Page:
• Ovulation – when a ripened egg is released into your fallopian tubes. On average, this happens 14 days after 1st day of last menstrual period. If you have intercourse 4 days before and 1 day after ovulation, there’s a chance of conception
  • Ovum – an egg produced by a woman. When an egg is fertilized by a sperm, conception occurs
  • Oxytocin – a hormone produced in your pituitary gland, which stimulates uterine contractions to help trigger the onset of labor and promote labor progress. Also present during orgasm and during breastfeeding, it’s often called the love hormone
  • Pain modifiers – external stimuli that affect your awareness and perception of pain
  • Parity – describes the condition of having given birth
  • Passive descent – see delayed pushing
  • Patient-controlled epidural analgesia (PCEA) – a device that allows you to increase your epidural dosage when you need more pain relief
  • Pediatric and family nurse practitioner – a registered nurse who has additional training in pediatrics or family health. Provides well-child care and treats common illnesses
  • Pediatrician – a physician who specializes in children’s health care
  • Pelvic floor muscles- muscles attached to the pelvis that support your abdominal and pelvic organs. These muscles form a figure-eight around your urethra, vagina and anus
  • Perinatologist – an OB/GYN who has received further training and certification in managing very high risk pregnancies and birth
  • Perineal massage – a massage that stretches the inner tissue of your lower vagina. Can be used during pregnancy or the 2nd stage of labor to relax the tissue so it will stretch around your baby’s head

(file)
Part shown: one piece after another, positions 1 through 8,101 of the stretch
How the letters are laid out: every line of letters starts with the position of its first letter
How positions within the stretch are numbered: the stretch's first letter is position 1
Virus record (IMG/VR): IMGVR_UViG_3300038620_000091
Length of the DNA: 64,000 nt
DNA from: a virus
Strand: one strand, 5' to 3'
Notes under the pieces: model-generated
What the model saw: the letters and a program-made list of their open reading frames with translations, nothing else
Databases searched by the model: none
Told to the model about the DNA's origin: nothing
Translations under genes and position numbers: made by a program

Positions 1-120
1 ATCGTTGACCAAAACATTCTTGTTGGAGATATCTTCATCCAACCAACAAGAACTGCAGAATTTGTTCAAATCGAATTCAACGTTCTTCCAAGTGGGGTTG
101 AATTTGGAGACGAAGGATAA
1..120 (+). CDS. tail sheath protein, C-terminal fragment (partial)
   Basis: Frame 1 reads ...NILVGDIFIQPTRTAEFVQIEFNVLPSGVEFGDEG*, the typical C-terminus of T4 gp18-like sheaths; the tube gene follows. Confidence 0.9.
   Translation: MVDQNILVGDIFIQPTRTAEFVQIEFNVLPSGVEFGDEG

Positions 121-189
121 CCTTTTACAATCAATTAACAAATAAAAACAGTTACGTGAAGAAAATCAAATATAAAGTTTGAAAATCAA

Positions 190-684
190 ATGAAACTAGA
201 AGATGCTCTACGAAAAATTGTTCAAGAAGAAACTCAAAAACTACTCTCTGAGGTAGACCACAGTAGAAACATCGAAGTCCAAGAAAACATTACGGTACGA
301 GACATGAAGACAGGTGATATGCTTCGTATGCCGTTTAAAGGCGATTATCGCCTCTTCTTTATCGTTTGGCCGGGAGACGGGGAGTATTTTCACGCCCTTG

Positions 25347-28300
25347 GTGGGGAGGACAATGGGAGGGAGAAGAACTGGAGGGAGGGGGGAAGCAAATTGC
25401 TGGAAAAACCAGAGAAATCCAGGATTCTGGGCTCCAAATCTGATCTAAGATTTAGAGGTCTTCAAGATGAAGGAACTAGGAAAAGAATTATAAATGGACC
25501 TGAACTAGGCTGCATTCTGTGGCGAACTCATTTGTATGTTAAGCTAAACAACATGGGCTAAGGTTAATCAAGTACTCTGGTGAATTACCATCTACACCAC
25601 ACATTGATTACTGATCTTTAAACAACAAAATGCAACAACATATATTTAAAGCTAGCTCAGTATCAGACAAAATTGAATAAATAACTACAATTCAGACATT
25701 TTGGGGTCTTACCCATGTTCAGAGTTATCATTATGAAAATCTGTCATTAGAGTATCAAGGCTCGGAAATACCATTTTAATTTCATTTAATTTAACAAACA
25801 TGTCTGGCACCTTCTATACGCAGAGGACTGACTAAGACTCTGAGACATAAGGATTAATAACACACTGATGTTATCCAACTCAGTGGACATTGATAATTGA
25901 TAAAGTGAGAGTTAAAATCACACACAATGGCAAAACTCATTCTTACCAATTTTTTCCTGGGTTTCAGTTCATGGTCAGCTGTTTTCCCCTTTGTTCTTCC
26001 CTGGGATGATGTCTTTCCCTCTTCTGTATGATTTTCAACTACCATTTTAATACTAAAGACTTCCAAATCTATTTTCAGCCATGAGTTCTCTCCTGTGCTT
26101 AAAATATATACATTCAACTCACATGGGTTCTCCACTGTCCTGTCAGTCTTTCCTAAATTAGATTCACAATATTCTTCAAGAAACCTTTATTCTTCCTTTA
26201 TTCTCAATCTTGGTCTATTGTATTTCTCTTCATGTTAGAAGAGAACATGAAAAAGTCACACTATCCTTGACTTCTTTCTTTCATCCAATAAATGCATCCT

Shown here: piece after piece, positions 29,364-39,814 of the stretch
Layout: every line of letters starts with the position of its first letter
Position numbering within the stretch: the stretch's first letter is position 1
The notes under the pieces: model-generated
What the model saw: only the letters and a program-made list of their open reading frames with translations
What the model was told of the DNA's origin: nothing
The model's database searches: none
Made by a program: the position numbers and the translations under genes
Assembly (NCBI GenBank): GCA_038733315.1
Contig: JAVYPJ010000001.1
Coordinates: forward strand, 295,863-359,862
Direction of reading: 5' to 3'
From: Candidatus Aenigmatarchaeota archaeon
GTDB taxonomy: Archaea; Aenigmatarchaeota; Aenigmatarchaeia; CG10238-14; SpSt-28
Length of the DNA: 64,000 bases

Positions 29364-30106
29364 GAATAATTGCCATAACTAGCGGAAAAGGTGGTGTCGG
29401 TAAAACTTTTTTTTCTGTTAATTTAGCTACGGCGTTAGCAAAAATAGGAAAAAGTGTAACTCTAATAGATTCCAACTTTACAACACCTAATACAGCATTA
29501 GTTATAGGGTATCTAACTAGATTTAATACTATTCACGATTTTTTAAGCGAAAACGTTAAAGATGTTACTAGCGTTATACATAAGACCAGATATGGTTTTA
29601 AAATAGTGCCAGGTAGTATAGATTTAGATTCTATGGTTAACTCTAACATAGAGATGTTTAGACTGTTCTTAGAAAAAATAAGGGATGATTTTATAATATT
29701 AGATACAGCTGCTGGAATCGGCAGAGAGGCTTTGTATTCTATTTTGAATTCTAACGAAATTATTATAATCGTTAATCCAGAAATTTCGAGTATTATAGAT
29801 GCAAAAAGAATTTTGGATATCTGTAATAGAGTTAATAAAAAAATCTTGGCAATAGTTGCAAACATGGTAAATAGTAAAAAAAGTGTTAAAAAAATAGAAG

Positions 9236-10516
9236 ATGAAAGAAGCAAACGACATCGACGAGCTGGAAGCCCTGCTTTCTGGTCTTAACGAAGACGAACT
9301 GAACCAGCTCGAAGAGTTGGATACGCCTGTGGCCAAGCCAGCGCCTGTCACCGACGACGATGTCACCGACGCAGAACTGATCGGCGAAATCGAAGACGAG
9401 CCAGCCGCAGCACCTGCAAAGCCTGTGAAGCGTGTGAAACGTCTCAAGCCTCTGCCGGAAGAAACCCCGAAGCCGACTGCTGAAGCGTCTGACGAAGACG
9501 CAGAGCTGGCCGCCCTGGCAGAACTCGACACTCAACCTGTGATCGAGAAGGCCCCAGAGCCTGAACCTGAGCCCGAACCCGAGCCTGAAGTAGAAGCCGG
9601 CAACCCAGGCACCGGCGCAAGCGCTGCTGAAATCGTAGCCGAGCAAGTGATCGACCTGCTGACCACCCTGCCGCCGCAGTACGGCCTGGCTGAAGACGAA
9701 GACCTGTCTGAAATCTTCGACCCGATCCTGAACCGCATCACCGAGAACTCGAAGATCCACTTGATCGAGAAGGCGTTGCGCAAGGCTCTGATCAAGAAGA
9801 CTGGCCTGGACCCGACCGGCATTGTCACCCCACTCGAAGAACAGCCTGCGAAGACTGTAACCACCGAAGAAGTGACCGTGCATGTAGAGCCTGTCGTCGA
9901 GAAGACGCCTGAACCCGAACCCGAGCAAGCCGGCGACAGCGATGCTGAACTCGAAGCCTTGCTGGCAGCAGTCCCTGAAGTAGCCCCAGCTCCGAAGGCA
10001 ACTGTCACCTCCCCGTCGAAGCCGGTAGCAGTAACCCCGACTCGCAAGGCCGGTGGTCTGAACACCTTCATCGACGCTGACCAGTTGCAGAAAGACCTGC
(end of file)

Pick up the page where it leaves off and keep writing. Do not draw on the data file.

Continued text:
• Perineum – the external genitals (labia, urethra, clitoris, vaginal opening) and anus
  • Phototherapy – a medical procedure used to treat jaundice that shines a special type of cool light on our baby’s skin, causing the bilirubin to drop
  • Pitocin – commonly referred to as “Pit”, this is a synthetic version of oxytocin
  • Placenta – an organ that develops in pregnancy, the placenta produces hormones and exchanges oxygen, nutrients, and waste products for your developing baby. it’s released and delivered shortly after your baby’s birth
  • Position – refers to where the back of your baby’s head (occiput) is in relation to your body
  • Positive signs of labor – include contractions that become longer, stronger and more frequent (progressing) and the rupture of membranes in a gush of amniotic fluid. These are the only reliable signs that labor has begun and your cervix is dilating
  • Possible signs of labor – occur in late pregnancy and may indicate that the hormonal changes described on page 170 are underway but cervical changes aren’t yet occurring. These signs occur intermittently for days of weeks, but they don’t indicate labor
  • Post-date pregnancy – a pregnancy that has lasted to at least 42 weeks. Although the average length of pregnancy is 40 weeks, many pregnancies last longer. Caregivers may misuse the term postdate as early as 40 weeks
  • Postmaturity – a condition in which placenta stops functioning well, the baby’s growth slows or stops, and the risk of stillbirth increases. True postmaturity is rare even in babies born 2 weeks after their due dates. Postmature babies at birth have an absence of lanugo, scant vernix caseosa; long fingernails and toenails; and dry, peeling or cracked skin
  • Postpartum depression – a condition that generally presents itself between 2 weeks to 1 year after the birth. Symptoms vary in severity among women